Hyderabad: India’s think tank, Niti Aayog’s Public Policy Specialist, Ms Urvashi Prasad, published a detailed analysis of COVID cases in Telangana, including the positivity rate, the fatality rate of cases in the state, and the number of tests being conducted by the state government. The number of total Covid positive cases in Telangana crossed the 77k mark on 7th August, and experts such as her have opined that Telangana needs to ramp up Covid testing in order to contain the virus.

Ms Prasad analysed the 5-day moving average of the growth rate of Covid cases in the state has reduced to 2.4 per cent in August, compared to 8 per cent in June.

As per the data published by the Telangana Department of Health and Family Welfare, the total cases per million population can be calculated to 1877, while India has per million population cases of 1496.

She also said that Telangana has a much higher per day per million population test rate- 470, which is above the World Health Organisation’s recommendation of 140.

Following is an excerpt from an interview with Urvashi Prasad on where the TS government stands in regards to testing

What you have to say about the test positivity rate in the state?

Telangana, as of 7th August, has a test positivity rate of approximately 10 per cent. In the last seven days, the average has been 9.7 per cent, which is definitely a decrease from before. However, the WHO suggests that the ideal test positivity rate is 5 per cent.

New Project 2020 08 08t212514.113

The TPR has decreased massively from June only because the government increased the testing capacity in July. Hence, the bigger the increase in testing, the lower will the TPR be eventually.

Does it matter if the majority of the tests performed are either RTPCR (Reverse transcription-polymerase chain reaction) or Rapid Antigen?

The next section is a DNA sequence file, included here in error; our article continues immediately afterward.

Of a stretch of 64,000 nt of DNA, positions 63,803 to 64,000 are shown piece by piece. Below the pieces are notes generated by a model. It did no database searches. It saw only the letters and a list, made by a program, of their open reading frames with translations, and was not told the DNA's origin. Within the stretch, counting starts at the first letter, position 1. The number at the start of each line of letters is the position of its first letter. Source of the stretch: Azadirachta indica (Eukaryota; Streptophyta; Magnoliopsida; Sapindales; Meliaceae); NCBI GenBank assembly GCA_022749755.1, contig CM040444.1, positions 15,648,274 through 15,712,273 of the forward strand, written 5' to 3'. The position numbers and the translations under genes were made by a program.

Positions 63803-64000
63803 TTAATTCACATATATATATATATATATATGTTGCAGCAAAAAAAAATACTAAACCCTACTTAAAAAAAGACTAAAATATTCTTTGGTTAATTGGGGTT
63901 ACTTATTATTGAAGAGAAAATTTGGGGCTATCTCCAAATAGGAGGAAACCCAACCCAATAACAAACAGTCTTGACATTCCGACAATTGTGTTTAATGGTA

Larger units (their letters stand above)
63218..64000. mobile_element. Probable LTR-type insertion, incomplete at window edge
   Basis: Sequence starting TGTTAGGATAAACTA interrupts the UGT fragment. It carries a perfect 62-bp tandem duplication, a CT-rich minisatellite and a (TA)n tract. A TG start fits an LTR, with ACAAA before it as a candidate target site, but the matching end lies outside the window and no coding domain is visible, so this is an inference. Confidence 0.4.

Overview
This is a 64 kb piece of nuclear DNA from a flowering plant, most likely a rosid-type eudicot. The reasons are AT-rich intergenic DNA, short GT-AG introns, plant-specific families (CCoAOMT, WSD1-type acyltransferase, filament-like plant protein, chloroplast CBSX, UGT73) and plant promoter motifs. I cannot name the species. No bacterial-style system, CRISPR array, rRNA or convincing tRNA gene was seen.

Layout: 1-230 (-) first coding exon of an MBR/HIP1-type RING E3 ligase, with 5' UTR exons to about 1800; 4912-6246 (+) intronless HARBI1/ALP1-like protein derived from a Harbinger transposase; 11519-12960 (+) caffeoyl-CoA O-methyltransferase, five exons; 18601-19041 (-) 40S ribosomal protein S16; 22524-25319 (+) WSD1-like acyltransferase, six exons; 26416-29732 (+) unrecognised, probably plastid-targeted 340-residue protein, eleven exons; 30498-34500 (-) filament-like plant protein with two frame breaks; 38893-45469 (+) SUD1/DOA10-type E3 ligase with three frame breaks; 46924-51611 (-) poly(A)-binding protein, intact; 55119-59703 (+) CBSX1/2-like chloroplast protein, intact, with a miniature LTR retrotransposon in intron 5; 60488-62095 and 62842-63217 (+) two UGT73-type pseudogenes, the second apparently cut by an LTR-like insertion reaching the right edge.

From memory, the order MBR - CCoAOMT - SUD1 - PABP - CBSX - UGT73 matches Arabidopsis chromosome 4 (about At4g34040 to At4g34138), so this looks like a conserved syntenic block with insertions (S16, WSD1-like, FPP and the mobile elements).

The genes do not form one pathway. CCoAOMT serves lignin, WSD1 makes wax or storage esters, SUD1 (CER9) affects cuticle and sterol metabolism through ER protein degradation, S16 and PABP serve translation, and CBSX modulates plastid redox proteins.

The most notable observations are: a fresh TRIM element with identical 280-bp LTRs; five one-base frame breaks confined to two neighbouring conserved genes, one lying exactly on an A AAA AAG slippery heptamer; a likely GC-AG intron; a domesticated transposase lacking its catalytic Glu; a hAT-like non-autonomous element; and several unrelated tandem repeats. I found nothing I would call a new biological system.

It does. Ideally, governments should have a balance between both the tests and Rapid Antigen Tests should not be conducted more than the other. RAT, however, is extremely useful for mass testing. While it does provide us with a larger number of false negatives, in the absence of a test altogether, we would not even be screening those false negatives.
Having RTPCR for every citizen is not feasible for a state.

However, RAT should not be used for those showing symptoms of the virus, because a false negative can result in several others being infected.

How would you say Telangana is performing, in comparison with other states?

Telangana has improved its rate of testing, which is very much the direction one should be taking. The number of positive cases increasing after a push in tests, is also a good sign. You can only control the pandemic if you know where the infection is.

What can be analysed from the state’s fatality rate?

New Project 2020 08 08t212638.063

New Project 2020 08 08t212556.720

While the daily deaths have increased, and the current 7-day moving average stands at an approximate of 12 daily deaths, the state has a lower fatality rate than the national average.

The state has a fatality rate of 0.50 per cent on 7th August, and 0.8 per cent cumulatively, which is  lower than the national average. Since the fatality rate is low, there is not much to worry about. The things that drive the virus is a poor testing rate and a high fatality rate. TS, however, is taking the right approach.

What can be improved in the state?

The state should gauge on lowering the test positivity rate, which can only be achieved by ramping up the tests. The Central government as adviced all states to conduct RATs and RTPCRs in balance.

Ms Prasad also commented on her published data that the highest number of cases in the state are from Hyderabad, Rangareddy, Medchal Malkajgiri, Warangal Urban, and Karimnagar districts. She further added that the government should be providing more accurate data from districts in the area.

New Project 2020 08 08t212711.310
Source for the data:
Telangana State Health Department
Ms Urvashi Prasad

Data visualisation by Ms Urvashi Prasad

Priyali Dhingra

Priyali Dhingra is a post graduate in Communication Studies from Hyderabad Central University. She has previously worked as a photojournalist, editorial, and graphic design intern in The Indian Express, Newslaundry, and NDTV. Reigning from Delhi, she has an avid interest in photojournalism, and all things visual. She has also represented India as a delegate in the JENESYS 2019 Student Exchange Program with the Government of Japan. Having pursued her graduation in history from Delhi University, she was also a part of her college's theatre society. Her primary interests include: photography, poetry & politics.

Leave a Reply

Your email address will not be published. Required fields are marked *